What's in a Name? Everything.


Perhaps the real problem is that we don't know what our parts are. We don't have agreement about who's doing what. But we think we do because everyone has standard titles. These titles have become a kind of shorthand. Everyone knows what the Quality Assurance group does, right? We don't explicitly define the scope of responsibility of the groups because we think we already know. Unfortunately, we also often have very different expectations.

A "Senior Developer" doesn't have "Test" in her title. So should she be responsible for testing to make sure the changes she just made in a shared piece of code will work with the other pieces of code? If you ask the testers, they'll probably say, "Yes! The developer is responsible for making sure that her code plays nicely with others." If you ask the developer, she's more likely to say, "I'm not a tester. I made sure my stuff works; it's up to someone else to make sure everything works together."

Some organizations solve the problem of no one taking responsibility by creating positions that bridge the gap. A new job title. Someone who can truly own that piece of the puzzle. When it works, it's an excellent solution. Unfortunately, sometimes it becomes a crutch when other members of the organization shift more and more of their work onto the new bridge organization. Maintenance engineers become responsible for almost all bug fixes so the other programmers can focus exclusively on new code development. Integration engineers become responsible for unit testing. External beta testers become the sole source of use case testing. Will forming a new group work in your situation? Maybe. Maybe not.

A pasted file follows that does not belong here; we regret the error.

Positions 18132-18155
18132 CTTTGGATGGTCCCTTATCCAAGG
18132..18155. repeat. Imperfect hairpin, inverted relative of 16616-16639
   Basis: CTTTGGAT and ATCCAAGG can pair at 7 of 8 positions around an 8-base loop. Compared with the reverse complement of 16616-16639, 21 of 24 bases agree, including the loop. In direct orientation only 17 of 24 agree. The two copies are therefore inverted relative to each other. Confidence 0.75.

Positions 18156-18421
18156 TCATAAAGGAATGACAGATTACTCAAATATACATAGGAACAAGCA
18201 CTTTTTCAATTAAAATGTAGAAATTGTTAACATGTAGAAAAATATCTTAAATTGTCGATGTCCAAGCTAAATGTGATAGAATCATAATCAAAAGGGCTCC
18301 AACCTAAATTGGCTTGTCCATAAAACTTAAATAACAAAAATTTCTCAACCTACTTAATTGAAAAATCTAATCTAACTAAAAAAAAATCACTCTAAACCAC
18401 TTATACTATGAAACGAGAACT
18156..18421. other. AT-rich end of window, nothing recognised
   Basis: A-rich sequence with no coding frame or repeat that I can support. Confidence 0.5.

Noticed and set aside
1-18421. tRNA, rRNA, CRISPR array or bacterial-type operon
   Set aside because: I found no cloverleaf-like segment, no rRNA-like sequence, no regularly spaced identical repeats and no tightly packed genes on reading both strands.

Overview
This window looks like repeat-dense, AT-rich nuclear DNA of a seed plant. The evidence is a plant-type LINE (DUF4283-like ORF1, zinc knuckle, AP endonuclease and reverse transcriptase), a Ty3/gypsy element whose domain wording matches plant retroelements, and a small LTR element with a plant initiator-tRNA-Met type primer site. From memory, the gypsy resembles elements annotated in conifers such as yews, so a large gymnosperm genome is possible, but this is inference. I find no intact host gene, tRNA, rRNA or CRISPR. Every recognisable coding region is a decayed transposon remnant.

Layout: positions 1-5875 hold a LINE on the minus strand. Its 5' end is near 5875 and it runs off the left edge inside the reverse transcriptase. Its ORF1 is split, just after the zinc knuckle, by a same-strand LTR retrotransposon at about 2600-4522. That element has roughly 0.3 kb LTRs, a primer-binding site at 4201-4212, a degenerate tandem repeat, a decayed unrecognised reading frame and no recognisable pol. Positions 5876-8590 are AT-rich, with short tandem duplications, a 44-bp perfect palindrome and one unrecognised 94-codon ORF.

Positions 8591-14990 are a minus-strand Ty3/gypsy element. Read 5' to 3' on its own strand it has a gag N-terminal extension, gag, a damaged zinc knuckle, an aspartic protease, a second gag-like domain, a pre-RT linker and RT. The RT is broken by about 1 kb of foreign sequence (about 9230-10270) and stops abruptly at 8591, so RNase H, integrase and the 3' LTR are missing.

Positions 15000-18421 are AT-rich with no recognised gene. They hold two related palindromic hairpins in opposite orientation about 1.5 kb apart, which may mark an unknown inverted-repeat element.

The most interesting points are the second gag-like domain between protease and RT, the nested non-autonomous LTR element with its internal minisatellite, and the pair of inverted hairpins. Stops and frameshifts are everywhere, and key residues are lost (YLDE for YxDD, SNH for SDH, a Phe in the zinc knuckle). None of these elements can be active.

Perhaps the most powerful question anyone can ask is, "If our development process worked really well, what would it look like?" In answering that question, and in combining answers from many different areas of the company, you can get a clearer picture of where reality isn't meeting expectations. Then you can work to address the difference between reality and the idealized process. If their expectations are unreasonable, you can negotiate.

So what's in a name? There may be a bushel of expectations and a barrel of responsibilities, not all of which you might think you signed on for when you took the title. Make the expectations and the responsibilities explicit. After all, your title might not mean what you think it means.

About the author

Elisabeth Hendrickson's picture Elisabeth Hendrickson

The founder and president of Quality Tree Software, Inc., Elisabeth Hendrickson wrote her first line of code in 1980. Moments later, she found her first bug. Since then Elisabeth has held positions as a tester, developer, manager, and quality engineering director in companies ranging from small startups to multi-national enterprises. A member of the agile community since 2003, Elisabeth has served on the board of directors of the Agile Alliance and is a co-organizer of the Agile Alliance Functional Testing Tools program. She now splits her time between teaching, speaking, writing, and working on agile teams with test-infected programmers who value her obsession with testing. Elisabeth blogs at testobsessed.com and can be found on Twitter as @testobsessed.

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